There are some important steps that other cities and governments can take to harness the power of the cloud to become more connected, efficient, and sustainable. A process on how to answer the Smart City call to action is further outlined in Cisco’s POV paper, “Smart City Framework,” and video.

1.     Use one intelligent, multiservice IP network.

This is the overarching mantra of a Smart City—connect systems and services to improve city livability. While it can seem daunting, it’s important to remember the long-term benefits of a connected city, especially using cloud management. Some of the most promising Smart City projects have shown that it’s possible to use the network to achieve some major goals of state and local government, including efficient city management and economic, social, and environmental sustainability.

Savvy government leaders are recognizing the untapped power of the network and incorporating its potential into the early stages of planning and development. Many cities have experimented with including information and communications technology (ICT) solutions through small-scale “proof of concept” projects. Since budgets are so limited, it can be difficult to adopt a purely centralized approach, which means trying new techniques and learning from the enterprise sector.

2.     Build a foundation for public-private partnerships.

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Case Study: Cisco’s Private Cloud and Lessons Learned

This is my talk I gave last week at Cloud Connect in Santa Clara. One slide that did not make the deck are the top reasons why people struggle with building private clouds

  1. Management and operations process.
  2. Culture
  3. Funding Model
  4. Service description and self-service interface

As my deck says, “I got 99 problems, but the tech ain’t one”

Building a “real” cloud involves the following success factors

  1. Well articulated corporate strategy with phases (crawl, walk, run)
  2. Engage existing automation teams for skills
  3. Well-defined, achievable service definitions that are automatable, volume
  4. Platform that does not lock into a specific hypervisor or cloud API
  5. A team that is trained (with specific roles) on the solution so that they can extend it in combination with the vendor’s services organization
  6. Get into production ASAP to drive value and organizational learning
  7. Union of OOB features and specific configurations for your environment.
  8. Articulated strategy for integrating with certain existing/deployed IT assets, and using the new “Cloud” as a way to shed IT baggage
  9. Recognition that your Cloud Management Platform is extensible to other areas in the IT strategy and that partner products may be necessary as well
  10. Have a suite / framework so you can maintain in the long term. And use external resources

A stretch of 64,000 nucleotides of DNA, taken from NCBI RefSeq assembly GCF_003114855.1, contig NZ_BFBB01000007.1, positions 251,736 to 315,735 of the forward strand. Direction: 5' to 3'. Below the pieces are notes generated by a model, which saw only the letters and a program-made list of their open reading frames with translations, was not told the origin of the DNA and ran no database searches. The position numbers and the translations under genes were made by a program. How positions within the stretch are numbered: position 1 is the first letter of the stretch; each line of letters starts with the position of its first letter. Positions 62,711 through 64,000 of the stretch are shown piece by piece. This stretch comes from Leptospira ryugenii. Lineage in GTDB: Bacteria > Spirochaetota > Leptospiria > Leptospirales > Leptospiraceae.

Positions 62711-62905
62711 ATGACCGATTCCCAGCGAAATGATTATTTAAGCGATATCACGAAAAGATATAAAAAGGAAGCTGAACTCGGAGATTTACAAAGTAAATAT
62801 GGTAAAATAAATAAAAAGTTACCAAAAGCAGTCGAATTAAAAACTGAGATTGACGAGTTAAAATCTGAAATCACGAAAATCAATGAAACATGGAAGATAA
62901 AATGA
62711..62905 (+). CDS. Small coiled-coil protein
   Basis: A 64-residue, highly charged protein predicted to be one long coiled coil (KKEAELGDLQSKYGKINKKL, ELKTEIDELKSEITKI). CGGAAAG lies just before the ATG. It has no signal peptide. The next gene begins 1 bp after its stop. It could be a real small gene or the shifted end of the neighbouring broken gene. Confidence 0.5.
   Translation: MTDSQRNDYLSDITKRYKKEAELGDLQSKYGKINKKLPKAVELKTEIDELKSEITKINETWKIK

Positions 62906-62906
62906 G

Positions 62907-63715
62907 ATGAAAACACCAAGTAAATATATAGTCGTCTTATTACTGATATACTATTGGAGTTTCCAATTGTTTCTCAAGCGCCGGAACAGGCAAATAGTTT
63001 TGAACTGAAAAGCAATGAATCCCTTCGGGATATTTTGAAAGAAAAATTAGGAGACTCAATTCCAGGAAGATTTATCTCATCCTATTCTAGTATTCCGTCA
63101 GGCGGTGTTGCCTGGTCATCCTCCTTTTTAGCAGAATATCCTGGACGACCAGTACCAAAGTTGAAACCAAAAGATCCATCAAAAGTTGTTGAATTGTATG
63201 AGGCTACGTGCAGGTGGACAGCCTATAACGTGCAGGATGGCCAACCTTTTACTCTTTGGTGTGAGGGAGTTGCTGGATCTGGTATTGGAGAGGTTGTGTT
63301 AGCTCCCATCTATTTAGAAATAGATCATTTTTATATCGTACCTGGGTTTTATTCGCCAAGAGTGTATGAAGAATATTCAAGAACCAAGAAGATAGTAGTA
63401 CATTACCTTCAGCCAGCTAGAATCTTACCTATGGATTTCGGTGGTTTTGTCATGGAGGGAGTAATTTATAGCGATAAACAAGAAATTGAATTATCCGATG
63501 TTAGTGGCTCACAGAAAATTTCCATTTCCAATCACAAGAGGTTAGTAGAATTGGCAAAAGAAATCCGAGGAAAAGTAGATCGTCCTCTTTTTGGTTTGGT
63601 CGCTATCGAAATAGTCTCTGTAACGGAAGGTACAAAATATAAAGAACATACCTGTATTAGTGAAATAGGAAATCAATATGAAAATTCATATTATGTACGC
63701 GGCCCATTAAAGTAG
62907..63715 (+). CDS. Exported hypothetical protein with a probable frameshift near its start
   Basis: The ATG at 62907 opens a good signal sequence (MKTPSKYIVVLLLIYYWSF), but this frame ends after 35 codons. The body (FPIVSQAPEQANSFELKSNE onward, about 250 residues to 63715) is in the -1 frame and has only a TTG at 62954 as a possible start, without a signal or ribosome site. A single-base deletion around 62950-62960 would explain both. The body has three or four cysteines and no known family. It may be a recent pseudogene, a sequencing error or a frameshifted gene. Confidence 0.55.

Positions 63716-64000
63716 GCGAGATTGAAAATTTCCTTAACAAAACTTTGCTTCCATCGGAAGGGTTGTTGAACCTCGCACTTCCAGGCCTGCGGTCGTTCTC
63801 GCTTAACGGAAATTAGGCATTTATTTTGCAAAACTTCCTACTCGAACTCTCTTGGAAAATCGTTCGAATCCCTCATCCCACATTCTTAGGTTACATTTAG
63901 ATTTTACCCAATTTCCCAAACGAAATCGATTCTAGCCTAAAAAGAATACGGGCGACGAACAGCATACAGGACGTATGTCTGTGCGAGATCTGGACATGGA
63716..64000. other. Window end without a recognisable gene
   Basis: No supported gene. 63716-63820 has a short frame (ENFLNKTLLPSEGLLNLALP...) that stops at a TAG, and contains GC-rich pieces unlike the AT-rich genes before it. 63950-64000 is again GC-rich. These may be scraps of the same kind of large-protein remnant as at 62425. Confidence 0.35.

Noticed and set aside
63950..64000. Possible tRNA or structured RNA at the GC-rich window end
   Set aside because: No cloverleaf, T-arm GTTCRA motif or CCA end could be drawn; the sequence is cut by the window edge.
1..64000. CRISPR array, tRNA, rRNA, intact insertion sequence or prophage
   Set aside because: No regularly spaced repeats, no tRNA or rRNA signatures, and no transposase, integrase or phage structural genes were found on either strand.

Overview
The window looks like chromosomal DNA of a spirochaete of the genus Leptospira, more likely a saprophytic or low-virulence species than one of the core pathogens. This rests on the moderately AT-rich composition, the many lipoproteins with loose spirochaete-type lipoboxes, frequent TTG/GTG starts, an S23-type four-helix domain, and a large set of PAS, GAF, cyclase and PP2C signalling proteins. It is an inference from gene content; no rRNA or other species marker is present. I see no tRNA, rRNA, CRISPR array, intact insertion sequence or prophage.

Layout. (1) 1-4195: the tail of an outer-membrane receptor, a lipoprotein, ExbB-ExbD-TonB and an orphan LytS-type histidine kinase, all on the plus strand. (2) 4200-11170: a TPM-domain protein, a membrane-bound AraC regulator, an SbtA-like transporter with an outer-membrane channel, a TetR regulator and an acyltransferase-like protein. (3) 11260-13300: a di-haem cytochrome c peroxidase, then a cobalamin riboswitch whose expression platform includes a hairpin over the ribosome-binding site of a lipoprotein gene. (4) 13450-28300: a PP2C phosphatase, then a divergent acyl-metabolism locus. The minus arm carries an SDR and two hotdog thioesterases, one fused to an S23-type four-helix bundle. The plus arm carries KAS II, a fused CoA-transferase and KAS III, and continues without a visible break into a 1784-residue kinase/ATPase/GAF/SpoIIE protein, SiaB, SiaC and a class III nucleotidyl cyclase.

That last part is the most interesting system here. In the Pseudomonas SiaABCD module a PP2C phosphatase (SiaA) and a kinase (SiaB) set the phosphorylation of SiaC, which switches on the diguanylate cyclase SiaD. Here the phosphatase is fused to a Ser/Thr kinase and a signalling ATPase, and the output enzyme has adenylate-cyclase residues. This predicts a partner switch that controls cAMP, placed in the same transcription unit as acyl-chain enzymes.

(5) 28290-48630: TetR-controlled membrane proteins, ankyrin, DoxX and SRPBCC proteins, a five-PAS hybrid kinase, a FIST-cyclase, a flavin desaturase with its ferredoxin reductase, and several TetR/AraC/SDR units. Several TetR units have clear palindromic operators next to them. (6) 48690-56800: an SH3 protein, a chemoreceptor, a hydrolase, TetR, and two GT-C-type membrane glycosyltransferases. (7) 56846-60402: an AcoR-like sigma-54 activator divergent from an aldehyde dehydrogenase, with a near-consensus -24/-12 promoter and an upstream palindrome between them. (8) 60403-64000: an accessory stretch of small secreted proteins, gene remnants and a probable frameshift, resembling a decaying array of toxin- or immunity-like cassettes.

11. Need clear articulation of career paths once you start removing “button pushers.” design, operations, not implementation
  12. Focus on process outcomes, not process activities. Or end up with innefficient processes

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Cloud for Local Government Global Blog Series, Cloud and the Smart City: It’s All Connected

Cities around the world are facing some big and complicated problems, with few easy answers at the ready. Rising energy costs, environmental concerns, and new government initiatives have inspired a focus on sustainable IT operations. But how can cities be expected to solve these crises, while also improving citizen services and ensuring future economic success?

Advanced information and communications technology (ICT) is a great answer, but this is easier said than done. Cities frequently face logistical hurdles on the road to becoming Smart Cities. I believe the key is creating a more effective “connected transformation,” harnessing the power of cloud computing for cost reduction and the delivery of vital services.

We’ve seen this in the enterprise sector: An intelligent IP-enabled information network provides a single, multiservice infrastructure to support productivity and cost initiatives—all achieved remotely, via cloud management. Government agencies are beginning to follow this lead. The public sector, for example, is finding new ways to measure such things as power consumption, thereby controlling energy output, reducing costs, and increasing operational efficiency. For government as well, the cloud is becoming an important tool for achieving greater sustainability.

Overall, the cloud is helping to create more effective city management, and it enables the network to become:

  • Observable. Cities can monitor systems, power flows, and equipment, with no physical or location constraints.
  • Controllable. Providing remote two-way communications and data between stations, systems, and equipment will maintain effective operations.
  • Automated. Hands-off processes allow for greater cost efficiency.
  • Secure. Layers of defense throughout a cloud grid will assure service reliability, prevent outages, and protect citizens.

The result is an intelligent, integrated cloud infrastructure that is pivotal to a Smart City’s evolution. Some amazing technology advances are making it possible for complex systems to be managed—and self-managed—remotely and efficiently. A flood of recently published case studies show how, in practical terms, high connectivity is essential to a new future for buildings and cities, and to the urban economy as a whole.